Throughout this week I am going to share some daily encouragement (gems I have found in my studies) on the incarnation of Jesus Christ. Hopefully, as we consider the biblical truths surrounding His birth, we can all slow down and celebrate the real meaning of Christmas. As you are encouraged… please share with others the hope of Christ this Christmas season! (The running commentary is from The Incarnation in the Gospels)
John 1:14–18 (ESV): 14 And the Word became flesh and dwelt among us, and we have seen his glory, glory as of the only Son from the Father, full of grace and truth. 15 (John bore witness about him, and cried out, “This was he of whom I said, ‘He who comes after me ranks before me, because he was before me.’ ”) 16 For from his fullness we have all received, grace upon grace. 17 For the law was given through Moses; grace and truth came through Jesus Christ. 18 No one has ever seen God; the only God, who is at the Father’s side, he has made him known.
Our Christmas celebrations are like Israel’s exodus from Egypt. This great migration took on a great splendor, laden down with the treasures of the Nile, just as our Advent season glitters in red and gold. But the true glory of the exodus was not the shimmering colors of Egyptian prizes, nor even the uplifted faces of the people following Moses to the Promised Land, but the presence of the glory of God in their midst. At the center of their camp was the tabernacle of the Lord, over which rested the cloud of fire that God sent to guide his people. Inside was the ark of the covenant, with the glory of the Lord filling the tabernacle. So it is for Christmas: its true glory is the glory of Christ himself, as he is proclaimed, trusted, and praised in the midst of his people. Indeed, the glory of God’s people year-round is the Christ who is present in the proclamation of his Word. John writes, “The Word became flesh and dwelt among us, and we have seen his glory, glory as of the only Son from the Father, full of grace and truth” (John 1:14).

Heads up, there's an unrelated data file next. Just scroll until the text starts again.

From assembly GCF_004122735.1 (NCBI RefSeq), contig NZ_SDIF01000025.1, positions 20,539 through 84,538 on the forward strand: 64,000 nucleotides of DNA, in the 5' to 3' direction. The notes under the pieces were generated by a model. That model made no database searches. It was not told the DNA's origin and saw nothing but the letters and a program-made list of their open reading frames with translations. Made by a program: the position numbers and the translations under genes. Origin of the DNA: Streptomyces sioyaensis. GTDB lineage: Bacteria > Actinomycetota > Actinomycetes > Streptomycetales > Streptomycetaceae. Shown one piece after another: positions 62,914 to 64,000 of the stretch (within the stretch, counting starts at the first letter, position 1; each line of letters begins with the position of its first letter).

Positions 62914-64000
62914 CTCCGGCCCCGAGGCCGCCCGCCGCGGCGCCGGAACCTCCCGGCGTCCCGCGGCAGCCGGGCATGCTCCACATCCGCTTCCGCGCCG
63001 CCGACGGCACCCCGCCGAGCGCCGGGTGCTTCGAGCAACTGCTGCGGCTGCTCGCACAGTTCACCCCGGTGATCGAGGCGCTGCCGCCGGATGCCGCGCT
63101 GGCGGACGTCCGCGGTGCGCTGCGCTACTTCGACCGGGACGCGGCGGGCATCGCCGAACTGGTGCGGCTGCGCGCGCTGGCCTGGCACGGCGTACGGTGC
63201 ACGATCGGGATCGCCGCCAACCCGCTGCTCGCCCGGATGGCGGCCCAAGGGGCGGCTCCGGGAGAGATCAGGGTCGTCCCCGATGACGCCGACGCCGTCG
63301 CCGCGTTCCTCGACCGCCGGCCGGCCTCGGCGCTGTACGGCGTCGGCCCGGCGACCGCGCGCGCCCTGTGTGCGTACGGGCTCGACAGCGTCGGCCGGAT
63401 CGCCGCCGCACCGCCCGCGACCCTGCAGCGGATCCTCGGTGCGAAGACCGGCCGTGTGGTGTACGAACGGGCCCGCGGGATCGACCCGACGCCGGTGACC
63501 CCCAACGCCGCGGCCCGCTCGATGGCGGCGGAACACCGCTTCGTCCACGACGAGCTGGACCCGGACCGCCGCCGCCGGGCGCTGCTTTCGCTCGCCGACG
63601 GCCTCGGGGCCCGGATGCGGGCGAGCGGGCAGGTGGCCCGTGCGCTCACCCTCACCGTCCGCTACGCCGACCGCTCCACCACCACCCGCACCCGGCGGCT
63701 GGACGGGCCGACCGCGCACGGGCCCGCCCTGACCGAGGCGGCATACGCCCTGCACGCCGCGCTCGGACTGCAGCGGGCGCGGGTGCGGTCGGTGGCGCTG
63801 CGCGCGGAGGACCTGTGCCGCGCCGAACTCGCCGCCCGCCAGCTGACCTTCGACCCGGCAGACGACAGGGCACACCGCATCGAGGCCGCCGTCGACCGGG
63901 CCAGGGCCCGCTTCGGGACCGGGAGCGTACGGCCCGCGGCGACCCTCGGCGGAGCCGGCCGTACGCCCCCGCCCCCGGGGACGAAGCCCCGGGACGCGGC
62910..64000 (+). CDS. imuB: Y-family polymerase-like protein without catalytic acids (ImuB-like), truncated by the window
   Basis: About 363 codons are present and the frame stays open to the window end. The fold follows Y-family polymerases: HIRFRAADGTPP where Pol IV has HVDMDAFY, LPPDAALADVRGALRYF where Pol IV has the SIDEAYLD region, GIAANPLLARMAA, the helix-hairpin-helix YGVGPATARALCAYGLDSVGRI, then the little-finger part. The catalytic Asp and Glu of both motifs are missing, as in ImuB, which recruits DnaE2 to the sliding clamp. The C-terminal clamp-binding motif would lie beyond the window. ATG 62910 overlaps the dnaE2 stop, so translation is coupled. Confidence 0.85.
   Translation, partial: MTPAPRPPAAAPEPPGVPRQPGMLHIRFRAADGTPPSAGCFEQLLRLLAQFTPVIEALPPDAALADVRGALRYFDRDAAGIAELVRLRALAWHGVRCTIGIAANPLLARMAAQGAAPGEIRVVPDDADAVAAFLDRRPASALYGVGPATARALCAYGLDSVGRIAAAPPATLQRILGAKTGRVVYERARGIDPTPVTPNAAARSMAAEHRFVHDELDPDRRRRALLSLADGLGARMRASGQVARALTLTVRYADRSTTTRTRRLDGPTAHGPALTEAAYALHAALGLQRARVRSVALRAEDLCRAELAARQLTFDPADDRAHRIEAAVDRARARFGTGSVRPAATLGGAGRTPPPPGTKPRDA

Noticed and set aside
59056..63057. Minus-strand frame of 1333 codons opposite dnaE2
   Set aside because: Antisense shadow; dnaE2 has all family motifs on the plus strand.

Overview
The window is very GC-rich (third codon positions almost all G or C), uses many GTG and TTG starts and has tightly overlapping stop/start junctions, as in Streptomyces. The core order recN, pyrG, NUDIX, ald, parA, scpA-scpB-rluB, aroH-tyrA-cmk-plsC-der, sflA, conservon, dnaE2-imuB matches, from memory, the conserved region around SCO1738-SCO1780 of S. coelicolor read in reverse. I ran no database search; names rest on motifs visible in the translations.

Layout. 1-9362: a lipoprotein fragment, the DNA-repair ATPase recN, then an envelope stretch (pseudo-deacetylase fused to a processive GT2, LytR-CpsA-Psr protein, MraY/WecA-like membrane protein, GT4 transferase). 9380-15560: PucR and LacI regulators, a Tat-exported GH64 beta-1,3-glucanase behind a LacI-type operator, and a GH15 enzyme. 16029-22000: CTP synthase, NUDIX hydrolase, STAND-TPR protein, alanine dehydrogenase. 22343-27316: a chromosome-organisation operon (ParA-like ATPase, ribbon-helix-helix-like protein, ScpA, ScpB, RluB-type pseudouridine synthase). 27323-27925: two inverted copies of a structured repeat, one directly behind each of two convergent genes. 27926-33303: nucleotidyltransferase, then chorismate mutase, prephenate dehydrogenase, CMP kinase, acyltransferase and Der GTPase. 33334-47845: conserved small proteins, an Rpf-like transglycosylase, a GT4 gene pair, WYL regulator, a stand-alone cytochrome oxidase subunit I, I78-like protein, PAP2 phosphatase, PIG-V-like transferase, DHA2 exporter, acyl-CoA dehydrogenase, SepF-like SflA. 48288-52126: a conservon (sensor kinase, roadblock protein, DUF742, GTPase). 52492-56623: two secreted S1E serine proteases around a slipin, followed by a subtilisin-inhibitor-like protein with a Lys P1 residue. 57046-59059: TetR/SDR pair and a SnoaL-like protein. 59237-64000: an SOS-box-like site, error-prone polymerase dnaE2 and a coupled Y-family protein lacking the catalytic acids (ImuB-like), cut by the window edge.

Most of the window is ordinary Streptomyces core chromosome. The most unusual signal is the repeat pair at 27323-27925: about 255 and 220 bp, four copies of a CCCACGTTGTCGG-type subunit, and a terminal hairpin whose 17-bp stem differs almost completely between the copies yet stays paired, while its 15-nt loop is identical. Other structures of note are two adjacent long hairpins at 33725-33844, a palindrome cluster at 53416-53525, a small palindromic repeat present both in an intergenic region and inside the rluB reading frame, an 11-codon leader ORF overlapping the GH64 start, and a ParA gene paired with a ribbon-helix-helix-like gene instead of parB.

The Word Became Flesh